The secret life of sewage
Most of us give no thought to what happens after we flush, says Texas Monthly
They say that excrement runs downhill. This is commonly understood to mean that the world is an unfair place, except among those few people who actually work with the substance, for whom it is considered something of an article of faith. This is because municipal sewerage systems are powered almost entirely by gravity, which means that when working properly, they move millions of gallons of sewage a day across considerable distances with only a minimum expenditure of energy, a feat of efficiency virtually unparalleled in the annals of engineering. When sewage stops running downhill, as it inevitably does from time to time, very bad things indeed can happen, as they did on Pecan Springs Road in Austin one morning last September.
I was spending the day with an emergency-response crew when dispatch got a call from a woman reporting that two rooms of her house were flooded with sewage. Our crew consisted of a TV truck, piloted by line-maintenance worker David Eller, and a flusher truck, driven by his colleague Dale Crocker. At the house, Eller unspooled a thick red cable from the back of his truck. On the end of the cable was a camera about the size of a roll of quarters, which Crocker shoved down into a PVC clean-out pipe near the curb in the front yard. The woman leaned on a walker in her driveway, looking worried.
The pipe came into view on a screen mounted near the truck’s rear doors. The walls of the pipe were colored a pleasing aquamarine, and the inside looked remarkably clean as the camera moved slowly forward, scudding along through the trickle of water on the bottom of the pipe. After only a few feet, however, something white and fibrous appeared at the top of the screen. “Tree roots at three feet,” Eller announced.
Trees are the bane of all underground infrastructure, but they are particularly hard on wastewater systems. Tree roots end in tiny tendrils, which act as notoriously efficient water diviners, constantly probing for moisture under the earth. If a pipe has even a pinhole leak, which often occurs at joints, the tree will find it and begin slowly working its way into the opening. Root tendrils no more rigid than a stalk of celery can penetrate concrete or iron. There is no way to stop this, though many ideas have come and gone, including pipelines that exude their own herbicide. Once inside a pipe, roots flourish in the moisture-rich environment, eventually forming dense root-balls through which solids cannot pass.
In this case, the culprit was almost certainly a 50-foot cottonwood in the middle of the front yard. Eller assured me that the woman had gotten off easy. Clogs in sewer mains—the larger lines that run under the street collecting sewage from the smaller service laterals that connect to homes—can be much worse. If you happen to live just upstream of the spot where the main in your street is clogged, what backs up in your toilet is not just your own sewage but your neighbors’ too. Like all flooding victims, the lower you are in the topography of your neighborhood, the worse you get it. Eller recalled one emergency he went out on last year in East Austin. “This guy indicated to me that s--- water was shooting out of his toilet with 500 roaches coming out of it,” he said, outlining with his arms an imaginary column of brown water.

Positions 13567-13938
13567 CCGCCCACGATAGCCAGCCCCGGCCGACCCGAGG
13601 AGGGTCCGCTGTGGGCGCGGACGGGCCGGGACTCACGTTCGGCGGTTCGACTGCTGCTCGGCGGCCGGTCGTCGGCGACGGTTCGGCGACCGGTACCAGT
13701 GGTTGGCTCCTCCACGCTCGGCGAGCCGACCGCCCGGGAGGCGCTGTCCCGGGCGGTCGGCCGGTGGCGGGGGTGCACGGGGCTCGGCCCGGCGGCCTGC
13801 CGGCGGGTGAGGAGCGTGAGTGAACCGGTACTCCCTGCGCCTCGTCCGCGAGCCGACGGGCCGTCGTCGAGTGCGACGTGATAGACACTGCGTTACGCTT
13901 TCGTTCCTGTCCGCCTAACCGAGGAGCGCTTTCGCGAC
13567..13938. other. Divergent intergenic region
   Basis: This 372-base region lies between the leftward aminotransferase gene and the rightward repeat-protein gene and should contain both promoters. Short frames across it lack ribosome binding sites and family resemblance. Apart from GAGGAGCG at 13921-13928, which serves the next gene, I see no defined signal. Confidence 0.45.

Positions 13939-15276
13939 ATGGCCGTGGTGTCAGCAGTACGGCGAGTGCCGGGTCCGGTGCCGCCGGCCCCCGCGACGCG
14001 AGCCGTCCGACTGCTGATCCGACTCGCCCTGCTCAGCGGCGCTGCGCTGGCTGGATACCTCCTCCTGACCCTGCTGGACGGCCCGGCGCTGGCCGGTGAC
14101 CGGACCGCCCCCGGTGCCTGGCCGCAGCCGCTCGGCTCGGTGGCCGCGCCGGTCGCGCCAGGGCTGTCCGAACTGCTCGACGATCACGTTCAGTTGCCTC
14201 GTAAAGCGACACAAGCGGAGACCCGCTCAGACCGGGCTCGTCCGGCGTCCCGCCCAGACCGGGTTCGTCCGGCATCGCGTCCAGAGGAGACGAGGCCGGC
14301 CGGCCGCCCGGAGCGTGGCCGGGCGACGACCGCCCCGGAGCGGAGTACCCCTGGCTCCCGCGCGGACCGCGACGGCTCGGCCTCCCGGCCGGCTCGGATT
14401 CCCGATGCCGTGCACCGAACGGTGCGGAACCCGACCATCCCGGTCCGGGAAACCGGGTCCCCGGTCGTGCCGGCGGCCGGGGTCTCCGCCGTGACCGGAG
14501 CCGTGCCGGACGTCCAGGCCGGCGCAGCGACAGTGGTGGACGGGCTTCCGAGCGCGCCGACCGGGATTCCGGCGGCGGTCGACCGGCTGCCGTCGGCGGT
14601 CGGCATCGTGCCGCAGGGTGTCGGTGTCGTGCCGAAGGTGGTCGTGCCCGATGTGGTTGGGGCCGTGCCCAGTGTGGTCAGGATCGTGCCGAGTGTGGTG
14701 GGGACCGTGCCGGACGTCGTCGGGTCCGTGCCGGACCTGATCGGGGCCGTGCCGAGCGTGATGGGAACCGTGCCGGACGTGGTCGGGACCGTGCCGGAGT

Sewerage is the sine qua non of urban life. London, the first megacity, might not have survived the 19th century had a medical researcher named John Snow not correctly theorized that recurring cholera epidemics were caused not, as was commonly believed, by the inescapable smell of raw sewage that plagued every corner of the city but by the bacteria leaking from countless overflowing cesspools into wells used for drinking water. London eventually replaced its army of shovel-toting cesspool muckers with a citywide sewer system, which became known throughout the Western world as one of the marvels of the Industrial Age—though it was in reality not much more advanced than the system devised by the Romans more than 2,000 years earlier.
Designed to collect both wastewater and rainwater, the original sewers of Europe tended to have enormous tunnels, big enough to house an entire caste of unfortunates who made their livelihood off things they found in the sewers: bits of copper, lumps of coal, even bone fragments, anything that could conceivably be resold.
“A sewer is a cynic,” wrote Victor Hugo in Les Misérables, much of which takes place in the sewers of Paris. “It tells all.”
If there is one area of human behavior that baffles contemporary wastewater engineers and operators, it is the seemingly endless variety of things people will flush down a toilet or, for the more determined utility customer, shove into a manhole. Bedsheets from a mental hospital. Rags soaked in every kind of substance you can imagine. Dead parakeets, dead pit bulls. Fish, alive or dead. Engagement rings (by accident—usually). Broken glass, cocaine, battery acid. Even shopping carts and wheelbarrows. These things are not gone forever. If they don’t get stuck in a pipe, most of them wash up on a screen in the headworks of a wastewater treatment plant, like the one at the Walnut Creek plant, in East Austin, where I stood one day last May and watched the screens being cleared by a pair of long robotic arms. Every few minutes, the arms crept up out of churning pools of murky water, hauling up loads of trash. I had to fight a powerful urge to step away from the open pools and back into the sunlight. Yet there was something weirdly fascinating about the machine’s methodical dredging, and I found myself lingering to see what would come out of the water next. It could have been anything. As it happened, the majority of the detritus consisted of two pretty mundane items: condoms and tampon applicators.